Next stop was the big Catholic church further up the hill. This was actually much more interesting, even if we weren´t allowed to take any pics inside. In front, a funeral mass was being conducted and townspeople gathered to pay their respects while the priest intoned prayers and waved incense. Inside, there´s a shrine to Father Rother, an American missionary killed by guerillas whose heart is interred in this church although the rest of him is buried in Oklahoma. All kinds of saints dressed in brilliant fabrics lined the sides of the church, and the entire front wall was covered in wood carvings representing various Bible stories.
We approached the end of the tour, and our little guide waited patiently for his cash. You have to go through this dance where you ask how much, and they say "Oh, it´s a volunteer gig!" And you´re supposed to pay "whatever you think it´s worth." Well, in this case I happened to have some inside information, but when I offered 10Q the little bugger insisted on 100! Do I look stupid? I mentioned that I´d heard 10Q was the going rate, and he insisted that was *just* to see Maximón, and we´d gone to see the church and all... Criminy. I suck at bargaining. I offered him 30, but he wouldn´t settle for less than 50. Feeling like a big fat sucker, I slunk off to find some lunch.
I soothed my wounded pride with a lovely meal at El Pescador, which serves black bass fish fresh from the lake. Yummy! And on the boat ride back to San Pedro a friendly old man named Nicolas struck up a conversation and once again I passed some time fascinating a local with tales of my travels. All in Spanish, no less. Spent the rest of the afternoon taking a leisurely dip in the lake and relaxing in the hammock garden at my hotel. Mmmmm, that´s better!
After a quick dinner, I found myself with nothing to do. I could sit in my windowless room (well, there was a window, but I had to close it against the mosquitoes since there was no screen) and try to read by the dim light until my eyes went completely blind. Or I could go out and find something more social to do. Freedom Bar, one of the hotspots of San Pedro, was practically next door to my hotel, so I wandered over there to see what was shaking. The place has some trippy decór, with lots of fluorescent lighting and dark little nooks overlooking the lake. I sat at the bar for a while and nursed a few Cuba Libres, which were shockingly cheap since it was, as the goth Canadian bartender with a bit of a Gina Gershon thing informed me, "la hora de triste." (Hey, I thought it was funny. But that´s what happens when you sit at a bar in a foreign country and the only other people around are a sullen French couple to your right who make no attempt at small talk.) Just as I was about to give up, an engineer from Berkeley who was waiting on a handful of drinks for his friends struck up a conversation. FINALLY! Somebody grasps the concept! He invited me to join the rest of the clan, and I spent the next hour or two engaged in pleasant traveltalk (where you from, what´d you do, where you been, where ya going next) with two other Bay Area engineers and a Polish chick. The cheap drinks flowed for the rest of sad hour, and every once in a while someone would return from the bar with a "space cookie." I didn´t feel much of an effect, but the conversation did seem to get wittier so maybe there was something to it after all. There was some mention of going back to smoke somebody´s stash, which didn´t really appeal, but nobody seemed to be organizing anything so the witty banter continued.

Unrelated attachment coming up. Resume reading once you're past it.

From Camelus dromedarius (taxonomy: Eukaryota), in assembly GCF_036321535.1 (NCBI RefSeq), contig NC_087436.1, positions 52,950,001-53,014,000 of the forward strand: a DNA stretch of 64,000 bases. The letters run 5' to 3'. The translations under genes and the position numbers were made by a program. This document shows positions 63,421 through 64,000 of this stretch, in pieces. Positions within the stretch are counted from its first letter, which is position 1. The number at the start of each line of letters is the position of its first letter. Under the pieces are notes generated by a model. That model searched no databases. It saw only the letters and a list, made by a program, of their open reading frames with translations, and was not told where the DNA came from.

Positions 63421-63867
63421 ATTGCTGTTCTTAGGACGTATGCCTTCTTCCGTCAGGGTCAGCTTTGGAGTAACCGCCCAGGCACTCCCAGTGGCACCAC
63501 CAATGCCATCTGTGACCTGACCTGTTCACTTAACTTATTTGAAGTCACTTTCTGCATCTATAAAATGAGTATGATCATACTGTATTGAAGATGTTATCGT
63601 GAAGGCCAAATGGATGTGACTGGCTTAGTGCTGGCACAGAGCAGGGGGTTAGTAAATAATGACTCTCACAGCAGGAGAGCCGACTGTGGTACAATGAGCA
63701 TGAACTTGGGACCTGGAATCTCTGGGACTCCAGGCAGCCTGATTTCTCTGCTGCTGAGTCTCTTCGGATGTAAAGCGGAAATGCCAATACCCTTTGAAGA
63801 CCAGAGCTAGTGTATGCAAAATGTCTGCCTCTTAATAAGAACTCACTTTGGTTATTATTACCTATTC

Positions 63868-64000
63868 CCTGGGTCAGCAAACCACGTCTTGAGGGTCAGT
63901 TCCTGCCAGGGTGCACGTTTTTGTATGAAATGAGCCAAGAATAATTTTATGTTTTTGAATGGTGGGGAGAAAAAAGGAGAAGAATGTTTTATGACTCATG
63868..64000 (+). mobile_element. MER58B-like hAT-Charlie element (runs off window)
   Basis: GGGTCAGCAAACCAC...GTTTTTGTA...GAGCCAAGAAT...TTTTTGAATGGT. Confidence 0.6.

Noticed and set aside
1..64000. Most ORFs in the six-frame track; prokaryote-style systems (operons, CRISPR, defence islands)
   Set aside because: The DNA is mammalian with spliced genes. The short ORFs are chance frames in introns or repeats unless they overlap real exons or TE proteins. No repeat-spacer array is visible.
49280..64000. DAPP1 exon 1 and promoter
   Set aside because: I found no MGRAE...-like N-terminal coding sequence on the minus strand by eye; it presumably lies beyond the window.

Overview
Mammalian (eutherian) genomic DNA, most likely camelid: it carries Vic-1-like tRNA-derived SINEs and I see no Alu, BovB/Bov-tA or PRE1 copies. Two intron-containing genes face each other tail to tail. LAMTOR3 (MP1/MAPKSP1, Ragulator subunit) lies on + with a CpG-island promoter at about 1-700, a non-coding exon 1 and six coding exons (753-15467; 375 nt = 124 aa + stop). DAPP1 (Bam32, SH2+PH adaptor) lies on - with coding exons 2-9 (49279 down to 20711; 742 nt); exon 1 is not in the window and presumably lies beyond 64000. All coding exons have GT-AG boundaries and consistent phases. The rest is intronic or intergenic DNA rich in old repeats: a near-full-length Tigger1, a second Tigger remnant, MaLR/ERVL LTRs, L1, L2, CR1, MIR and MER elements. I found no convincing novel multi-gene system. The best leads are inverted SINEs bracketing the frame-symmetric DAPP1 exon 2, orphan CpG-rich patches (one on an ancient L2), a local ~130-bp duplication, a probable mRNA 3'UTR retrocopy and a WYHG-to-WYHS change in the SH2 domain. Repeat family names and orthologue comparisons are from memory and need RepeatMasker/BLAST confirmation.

Eventually some sort of rap open mic started up, and we all moved toward the dance floor to get a better look. A few minutes later I turned around, and everyone had left. Dude! Ditched by stoners! That´s it, I´ve had enough of this place. Tomorrow it´s on to Xela.